The CRIA members were hit with the lawsuit [PDF] in October 2008, after artists decided to turn to the courts following decades of frustration with the rampant infringement (I am adviser to the Canadian Internet Policy and Public Interest Clinic, which is co-counsel, but have had no involvement in the case). The claims arise from a longstanding practice of the recording industry in Canada, described in the lawsuit as “exploit now, pay later if at all.” It involves the use of works that are often included in compilation CDs (ie. the top dance tracks of 2009) or live recordings. The record labels create, press, distribute, and sell the CDs, but do not obtain the necessary copyright licences.
Instead, the names of the songs on the CDs are placed on a “pending list”, which signifies that approval and payment is pending. The pending list dates back to the late 1980s, when Canada changed its copyright law by replacing a compulsory licence with the need for specific authorization for each use. It is perhaps better characterized as a copyright infringement admission list, however, since for each use of the work, the record label openly admits that it has not obtained copyright permission and not paid any royalty or fee.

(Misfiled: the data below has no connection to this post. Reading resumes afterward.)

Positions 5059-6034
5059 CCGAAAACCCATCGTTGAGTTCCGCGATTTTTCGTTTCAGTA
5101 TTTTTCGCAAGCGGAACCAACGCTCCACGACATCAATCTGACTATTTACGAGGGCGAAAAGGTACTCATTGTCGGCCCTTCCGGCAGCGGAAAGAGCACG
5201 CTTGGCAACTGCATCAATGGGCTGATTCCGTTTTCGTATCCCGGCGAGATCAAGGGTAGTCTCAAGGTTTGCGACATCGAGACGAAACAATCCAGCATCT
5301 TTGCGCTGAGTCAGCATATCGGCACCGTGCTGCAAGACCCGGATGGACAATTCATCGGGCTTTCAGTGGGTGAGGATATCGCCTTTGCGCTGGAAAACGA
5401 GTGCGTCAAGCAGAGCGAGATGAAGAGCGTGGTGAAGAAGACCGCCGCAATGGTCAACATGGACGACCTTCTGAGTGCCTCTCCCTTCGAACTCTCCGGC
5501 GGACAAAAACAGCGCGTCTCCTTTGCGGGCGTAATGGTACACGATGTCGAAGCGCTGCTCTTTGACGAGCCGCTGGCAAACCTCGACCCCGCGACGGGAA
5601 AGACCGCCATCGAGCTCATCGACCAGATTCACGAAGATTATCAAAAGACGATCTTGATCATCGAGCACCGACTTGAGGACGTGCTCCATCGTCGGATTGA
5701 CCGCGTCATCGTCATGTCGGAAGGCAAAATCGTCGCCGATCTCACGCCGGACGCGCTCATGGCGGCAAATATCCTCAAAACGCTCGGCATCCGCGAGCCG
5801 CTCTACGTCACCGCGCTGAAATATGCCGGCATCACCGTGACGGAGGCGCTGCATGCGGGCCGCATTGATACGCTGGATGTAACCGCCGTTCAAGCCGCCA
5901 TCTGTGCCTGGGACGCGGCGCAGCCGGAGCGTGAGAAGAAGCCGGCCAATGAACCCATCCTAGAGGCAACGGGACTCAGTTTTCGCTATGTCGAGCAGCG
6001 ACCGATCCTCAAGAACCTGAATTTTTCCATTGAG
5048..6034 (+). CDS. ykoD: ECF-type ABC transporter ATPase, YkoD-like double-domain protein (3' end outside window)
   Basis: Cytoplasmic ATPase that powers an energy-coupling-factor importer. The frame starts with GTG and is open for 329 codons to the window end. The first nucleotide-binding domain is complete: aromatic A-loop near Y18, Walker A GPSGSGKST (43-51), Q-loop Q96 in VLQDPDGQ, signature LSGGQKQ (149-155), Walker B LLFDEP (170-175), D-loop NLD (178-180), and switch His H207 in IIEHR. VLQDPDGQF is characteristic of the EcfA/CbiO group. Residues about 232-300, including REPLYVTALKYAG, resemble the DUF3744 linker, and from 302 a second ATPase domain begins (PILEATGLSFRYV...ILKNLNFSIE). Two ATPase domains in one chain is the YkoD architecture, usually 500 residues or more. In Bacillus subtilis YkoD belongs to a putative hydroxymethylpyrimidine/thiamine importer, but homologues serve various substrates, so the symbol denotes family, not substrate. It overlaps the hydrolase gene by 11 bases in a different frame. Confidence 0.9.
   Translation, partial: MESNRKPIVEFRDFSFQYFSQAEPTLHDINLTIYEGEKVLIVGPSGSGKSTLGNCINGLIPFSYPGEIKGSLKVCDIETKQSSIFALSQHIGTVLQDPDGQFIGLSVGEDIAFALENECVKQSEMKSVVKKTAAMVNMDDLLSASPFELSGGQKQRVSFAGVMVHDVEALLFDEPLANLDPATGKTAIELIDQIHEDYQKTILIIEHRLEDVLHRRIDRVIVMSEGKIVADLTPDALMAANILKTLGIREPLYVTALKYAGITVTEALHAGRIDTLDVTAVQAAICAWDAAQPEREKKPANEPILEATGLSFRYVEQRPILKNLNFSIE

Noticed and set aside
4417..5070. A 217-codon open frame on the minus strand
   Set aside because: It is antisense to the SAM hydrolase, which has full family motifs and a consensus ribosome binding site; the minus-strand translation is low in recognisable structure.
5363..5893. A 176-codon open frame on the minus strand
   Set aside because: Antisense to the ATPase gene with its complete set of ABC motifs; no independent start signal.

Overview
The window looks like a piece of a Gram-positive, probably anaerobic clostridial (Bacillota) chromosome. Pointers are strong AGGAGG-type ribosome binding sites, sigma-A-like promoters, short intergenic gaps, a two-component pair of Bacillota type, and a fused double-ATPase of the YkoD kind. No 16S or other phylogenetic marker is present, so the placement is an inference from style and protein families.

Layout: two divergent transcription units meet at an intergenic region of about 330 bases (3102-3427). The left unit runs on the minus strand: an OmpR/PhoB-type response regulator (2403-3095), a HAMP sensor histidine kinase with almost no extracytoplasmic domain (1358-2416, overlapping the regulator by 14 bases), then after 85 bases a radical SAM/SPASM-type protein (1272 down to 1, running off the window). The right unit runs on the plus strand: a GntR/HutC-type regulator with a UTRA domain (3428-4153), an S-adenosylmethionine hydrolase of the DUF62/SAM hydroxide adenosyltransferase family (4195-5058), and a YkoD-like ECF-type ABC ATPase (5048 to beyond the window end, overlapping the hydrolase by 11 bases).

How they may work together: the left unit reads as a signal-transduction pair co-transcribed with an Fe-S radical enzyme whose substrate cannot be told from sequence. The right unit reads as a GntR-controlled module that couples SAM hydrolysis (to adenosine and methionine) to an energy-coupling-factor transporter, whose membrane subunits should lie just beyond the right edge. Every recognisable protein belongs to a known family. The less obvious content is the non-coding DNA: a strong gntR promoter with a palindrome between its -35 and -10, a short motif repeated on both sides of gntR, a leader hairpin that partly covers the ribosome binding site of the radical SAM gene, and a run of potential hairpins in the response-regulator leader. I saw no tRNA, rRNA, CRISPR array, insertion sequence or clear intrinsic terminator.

As I noted in the piece, the record labels had little motivation to pay up as David Basskin noted in his affidavit that the labels “devoted insufficient resources to identifying and paying the owners of musical works on the Pending Lists”. The class action lawsuit clearly got their attention. As part of the settlement, the labels will pay approximately $45 million to settle the copyright infringement claims. It also establishes a new mechanism to help ensure that artists are paid more promptly. The press release indicates that everyone is pleased with the settlement, though it is striking that it took a class action settlement to get the record labels to address their own ongoing copyright infringing practices in paying artists for the use of their works.